Posted November. 27, 2009 08:31,
The international price of gold yesterday closed at just under 1,200 U.S. dollars per ounce (31.1 grams), as the value of the precious metal has surged due to higher demand amid the weakening of the dollar.
On the New York Mercantile Exchange, gold futures for December delivery soared 21.2 dollars to close at 1,187 dollars per ounce. The price of gold traded on the exchange grew for the ninth consecutive trading day, setting a new high every day.
The official price of gold yesterday was 34.2 percent higher from 884.30 dollars late last year, and has gone up 14.1 percent this month.
Gold has surged apparently due to the weakening dollar, not because of an imbalance between supply and demand. The Japanese yen also rose to 86, a 14-year high, against the dollar yesterday.
The price of gold soared after media reported that the Reserve Bank of India, which had recently bought 200 tons of gold from the International Monetary Fund, will purchase more gold. With the greenbacks status as the worlds key currency waning, central banks worldwide are aggressively trying to purchase the precious metal.
Unprecedented gold investment by hedge funds and individual investors has also raised the price of gold. Commodities investment giant Jim Rogers forecast last month that gold might reach 2,000 dollars per ounce in five to 10 years.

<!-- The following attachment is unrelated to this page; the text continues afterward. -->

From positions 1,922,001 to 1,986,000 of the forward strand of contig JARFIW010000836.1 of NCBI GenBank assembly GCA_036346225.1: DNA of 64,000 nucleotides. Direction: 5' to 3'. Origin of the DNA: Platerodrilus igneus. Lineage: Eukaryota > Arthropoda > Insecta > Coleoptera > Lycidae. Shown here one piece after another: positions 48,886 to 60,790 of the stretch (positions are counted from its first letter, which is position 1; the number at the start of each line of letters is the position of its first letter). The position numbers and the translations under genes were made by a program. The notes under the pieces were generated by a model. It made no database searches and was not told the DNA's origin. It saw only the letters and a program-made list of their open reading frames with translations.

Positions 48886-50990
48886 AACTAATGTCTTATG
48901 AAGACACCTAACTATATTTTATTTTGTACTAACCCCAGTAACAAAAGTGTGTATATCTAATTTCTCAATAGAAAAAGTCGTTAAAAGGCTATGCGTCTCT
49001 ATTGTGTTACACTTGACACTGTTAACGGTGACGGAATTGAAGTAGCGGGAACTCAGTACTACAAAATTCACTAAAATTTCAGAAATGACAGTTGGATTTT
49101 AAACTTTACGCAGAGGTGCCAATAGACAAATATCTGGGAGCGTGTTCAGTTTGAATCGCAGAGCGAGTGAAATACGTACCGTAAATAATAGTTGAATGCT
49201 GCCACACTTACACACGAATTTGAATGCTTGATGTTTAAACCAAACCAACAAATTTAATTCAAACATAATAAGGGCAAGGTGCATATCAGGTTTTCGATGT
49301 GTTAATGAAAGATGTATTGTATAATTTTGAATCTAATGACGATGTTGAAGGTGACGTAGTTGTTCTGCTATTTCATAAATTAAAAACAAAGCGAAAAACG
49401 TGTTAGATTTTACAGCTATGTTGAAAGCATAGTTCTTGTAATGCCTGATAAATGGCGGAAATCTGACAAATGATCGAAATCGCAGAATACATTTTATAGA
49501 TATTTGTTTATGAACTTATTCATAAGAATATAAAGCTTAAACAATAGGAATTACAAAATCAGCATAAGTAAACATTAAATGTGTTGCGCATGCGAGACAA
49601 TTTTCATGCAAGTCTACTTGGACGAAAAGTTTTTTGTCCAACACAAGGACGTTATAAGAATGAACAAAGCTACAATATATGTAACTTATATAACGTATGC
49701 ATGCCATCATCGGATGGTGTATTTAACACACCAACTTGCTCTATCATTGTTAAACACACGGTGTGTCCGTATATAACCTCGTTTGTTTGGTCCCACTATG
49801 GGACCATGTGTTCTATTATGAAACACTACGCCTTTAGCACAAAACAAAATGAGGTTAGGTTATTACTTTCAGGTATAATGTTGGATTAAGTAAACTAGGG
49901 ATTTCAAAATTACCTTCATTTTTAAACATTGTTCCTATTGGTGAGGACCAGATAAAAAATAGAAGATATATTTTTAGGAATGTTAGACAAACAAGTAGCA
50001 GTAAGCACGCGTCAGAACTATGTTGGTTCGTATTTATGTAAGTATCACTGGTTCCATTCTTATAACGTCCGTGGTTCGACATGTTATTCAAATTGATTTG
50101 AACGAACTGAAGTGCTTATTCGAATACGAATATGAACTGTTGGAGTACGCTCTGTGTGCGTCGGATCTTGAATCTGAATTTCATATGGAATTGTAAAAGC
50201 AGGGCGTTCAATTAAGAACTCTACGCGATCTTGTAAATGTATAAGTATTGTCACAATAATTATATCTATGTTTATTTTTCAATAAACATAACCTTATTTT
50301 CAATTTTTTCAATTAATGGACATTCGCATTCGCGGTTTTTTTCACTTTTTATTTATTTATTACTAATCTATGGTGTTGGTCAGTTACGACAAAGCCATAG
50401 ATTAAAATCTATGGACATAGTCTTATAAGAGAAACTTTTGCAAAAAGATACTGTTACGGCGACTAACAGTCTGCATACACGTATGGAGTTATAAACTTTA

Experts agree that gold will hit 1,200 dollars per ounce soon, but are mixed over how long the price surge will last.
Buoyed by golds surging price, other materials such as silver and copper have also seen their values jump. If governments begin raising interest rates to reduce liquidity earlier than expected, the prices of raw materials are highly likely to collapse.
On the London Metal Exchange, the price of silver reached 18.6 dollars per ounce, soaring a whopping 73 percent this year. Over the same period, the price of copper skyrocketed 138 percent.